And in suggesting that children who have a profoundly serious illness such as ME are the "victims" of self-indulgent parents, he is putting forward a view of the illness that leaves him in a minority of around one.
Our own charity, which does indeed confess to an interest in representing its young members, is working hard to ensure that children who have ME are given access to the kinds of educational opportunities and appropriate teaching that prevents them becoming isolated from the conventional education system.
Fortunately enlightened professionals do not make the same mistakes and recognise the importance of reintegrating children back into school at a pace that does not harm their long-term health.
Most bizarrely, he castigates the consumer society for putting unnecessary pressure on children and their parents, yet proposes a system of financial rewards aimed solely at children whose school attendance is above 80 per cent, thereby condemning those already vulnerable to further feelings of exclusion from their peer groups and wider society.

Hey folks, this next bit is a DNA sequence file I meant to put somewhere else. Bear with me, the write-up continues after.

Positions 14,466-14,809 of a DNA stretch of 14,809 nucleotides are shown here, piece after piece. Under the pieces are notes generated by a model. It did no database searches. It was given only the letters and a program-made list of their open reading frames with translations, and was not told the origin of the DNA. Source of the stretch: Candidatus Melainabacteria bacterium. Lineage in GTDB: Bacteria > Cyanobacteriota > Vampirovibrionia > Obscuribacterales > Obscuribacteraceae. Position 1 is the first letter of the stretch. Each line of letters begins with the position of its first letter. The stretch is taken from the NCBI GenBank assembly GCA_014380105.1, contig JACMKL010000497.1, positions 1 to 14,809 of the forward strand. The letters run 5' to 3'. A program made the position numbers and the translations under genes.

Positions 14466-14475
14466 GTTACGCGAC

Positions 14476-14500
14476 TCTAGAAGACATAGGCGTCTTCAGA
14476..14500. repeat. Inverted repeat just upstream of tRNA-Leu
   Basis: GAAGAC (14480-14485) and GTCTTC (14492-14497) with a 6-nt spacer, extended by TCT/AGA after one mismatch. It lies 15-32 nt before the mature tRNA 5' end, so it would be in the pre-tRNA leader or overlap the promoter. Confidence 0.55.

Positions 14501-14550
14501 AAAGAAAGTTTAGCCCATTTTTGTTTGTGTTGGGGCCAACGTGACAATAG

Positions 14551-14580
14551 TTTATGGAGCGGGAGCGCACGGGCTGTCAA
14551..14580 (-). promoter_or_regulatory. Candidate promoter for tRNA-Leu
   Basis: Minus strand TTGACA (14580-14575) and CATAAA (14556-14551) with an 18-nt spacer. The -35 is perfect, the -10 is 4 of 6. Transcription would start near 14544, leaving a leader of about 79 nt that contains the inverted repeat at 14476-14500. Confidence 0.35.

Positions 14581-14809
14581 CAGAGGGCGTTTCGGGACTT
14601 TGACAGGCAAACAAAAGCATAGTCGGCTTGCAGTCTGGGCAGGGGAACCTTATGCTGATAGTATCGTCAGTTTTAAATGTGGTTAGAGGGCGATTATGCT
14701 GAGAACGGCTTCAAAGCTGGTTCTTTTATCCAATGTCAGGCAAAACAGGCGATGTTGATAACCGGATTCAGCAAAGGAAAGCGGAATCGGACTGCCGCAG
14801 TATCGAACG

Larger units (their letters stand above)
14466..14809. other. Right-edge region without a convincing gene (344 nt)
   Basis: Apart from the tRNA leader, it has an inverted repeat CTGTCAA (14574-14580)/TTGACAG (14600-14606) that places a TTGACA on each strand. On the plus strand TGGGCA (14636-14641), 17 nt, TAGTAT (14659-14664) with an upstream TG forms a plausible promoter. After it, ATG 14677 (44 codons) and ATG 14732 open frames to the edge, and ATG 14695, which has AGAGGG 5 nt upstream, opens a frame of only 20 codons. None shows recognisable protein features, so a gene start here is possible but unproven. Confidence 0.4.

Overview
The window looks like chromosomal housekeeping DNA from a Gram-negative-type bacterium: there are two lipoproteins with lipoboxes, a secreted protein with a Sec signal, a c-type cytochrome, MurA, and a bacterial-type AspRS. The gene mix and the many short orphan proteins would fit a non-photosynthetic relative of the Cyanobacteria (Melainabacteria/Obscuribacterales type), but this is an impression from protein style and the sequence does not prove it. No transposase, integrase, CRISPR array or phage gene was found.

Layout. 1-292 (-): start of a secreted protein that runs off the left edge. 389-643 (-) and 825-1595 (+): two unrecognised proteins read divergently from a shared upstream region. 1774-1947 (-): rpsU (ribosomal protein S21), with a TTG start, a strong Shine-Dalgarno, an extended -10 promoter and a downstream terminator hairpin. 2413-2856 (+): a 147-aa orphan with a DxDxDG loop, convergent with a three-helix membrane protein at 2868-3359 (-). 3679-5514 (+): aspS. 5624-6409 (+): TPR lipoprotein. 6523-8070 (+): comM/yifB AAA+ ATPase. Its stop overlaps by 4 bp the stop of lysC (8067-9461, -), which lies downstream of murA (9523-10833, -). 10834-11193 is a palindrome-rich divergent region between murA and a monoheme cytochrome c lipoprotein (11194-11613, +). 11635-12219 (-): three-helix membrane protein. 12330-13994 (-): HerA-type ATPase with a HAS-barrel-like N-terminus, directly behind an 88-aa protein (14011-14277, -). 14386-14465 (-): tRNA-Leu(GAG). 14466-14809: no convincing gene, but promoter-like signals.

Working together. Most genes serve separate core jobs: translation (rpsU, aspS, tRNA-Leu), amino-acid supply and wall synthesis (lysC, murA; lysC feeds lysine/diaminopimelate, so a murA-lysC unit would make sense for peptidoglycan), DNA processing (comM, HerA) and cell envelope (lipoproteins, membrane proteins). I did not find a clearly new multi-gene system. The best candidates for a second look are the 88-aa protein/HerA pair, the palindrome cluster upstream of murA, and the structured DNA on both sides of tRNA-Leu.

Should he want the detailed information on the nature of this illness that he is so clearly in need of, as well as guidance on how many schools are rising to the challenge of educating children with ME, we would be most happy to provide it. We are not, after all, entirely impartial on the matter.
Trish Taylor Chair of Children's Services Action for ME www.afme.org.uk